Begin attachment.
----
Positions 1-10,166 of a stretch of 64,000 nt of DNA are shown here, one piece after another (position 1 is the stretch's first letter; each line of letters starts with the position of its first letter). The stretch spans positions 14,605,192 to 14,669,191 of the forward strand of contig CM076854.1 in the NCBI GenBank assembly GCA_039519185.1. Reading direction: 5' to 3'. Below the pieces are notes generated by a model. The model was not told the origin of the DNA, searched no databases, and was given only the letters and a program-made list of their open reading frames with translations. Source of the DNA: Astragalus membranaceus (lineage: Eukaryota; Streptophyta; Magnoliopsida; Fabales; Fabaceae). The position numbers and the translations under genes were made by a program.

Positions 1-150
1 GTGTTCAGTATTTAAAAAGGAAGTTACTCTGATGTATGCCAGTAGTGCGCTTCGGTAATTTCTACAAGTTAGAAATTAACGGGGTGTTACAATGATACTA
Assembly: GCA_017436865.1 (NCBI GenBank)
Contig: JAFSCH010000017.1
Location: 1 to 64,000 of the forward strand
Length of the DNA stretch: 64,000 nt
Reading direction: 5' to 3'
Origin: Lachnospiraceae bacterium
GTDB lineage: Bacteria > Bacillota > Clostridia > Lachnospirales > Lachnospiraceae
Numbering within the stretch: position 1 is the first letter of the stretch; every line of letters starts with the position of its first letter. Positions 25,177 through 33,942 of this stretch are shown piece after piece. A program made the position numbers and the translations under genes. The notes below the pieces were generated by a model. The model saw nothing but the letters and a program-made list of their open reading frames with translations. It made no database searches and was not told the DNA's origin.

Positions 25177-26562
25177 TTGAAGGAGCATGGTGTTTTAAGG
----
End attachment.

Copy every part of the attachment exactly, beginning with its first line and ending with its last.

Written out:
Positions 1-10,166 of a stretch of 64,000 nt of DNA are shown here, one piece after another (position 1 is the stretch's first letter; each line of letters starts with the position of its first letter). The stretch spans positions 14,605,192 to 14,669,191 of the forward strand of contig CM076854.1 in the NCBI GenBank assembly GCA_039519185.1. Reading direction: 5' to 3'. Below the pieces are notes generated by a model. The model was not told the origin of the DNA, searched no databases, and was given only the letters and a program-made list of their open reading frames with translations. Source of the DNA: Astragalus membranaceus (lineage: Eukaryota; Streptophyta; Magnoliopsida; Fabales; Fabaceae). The position numbers and the translations under genes were made by a program.

Positions 1-150
1 GTGTTCAGTATTTAAAAAGGAAGTTACTCTGATGTATGCCAGTAGTGCGCTTCGGTAATTTCTACAAGTTAGAAATTAACGGGGTGTTACAATGATACTA
Assembly: GCA_017436865.1 (NCBI GenBank)
Contig: JAFSCH010000017.1
Location: 1 to 64,000 of the forward strand
Length of the DNA stretch: 64,000 nt
Reading direction: 5' to 3'
Origin: Lachnospiraceae bacterium
GTDB lineage: Bacteria > Bacillota > Clostridia > Lachnospirales > Lachnospiraceae
Numbering within the stretch: position 1 is the first letter of the stretch; every line of letters starts with the position of its first letter. Positions 25,177 through 33,942 of this stretch are shown piece after piece. A program made the position numbers and the translations under genes. The notes below the pieces were generated by a model. The model saw nothing but the letters and a program-made list of their open reading frames with translations. It made no database searches and was not told the DNA's origin.

Positions 25177-26562
25177 TTGAAGGAGCATGGTGTTTTAAGG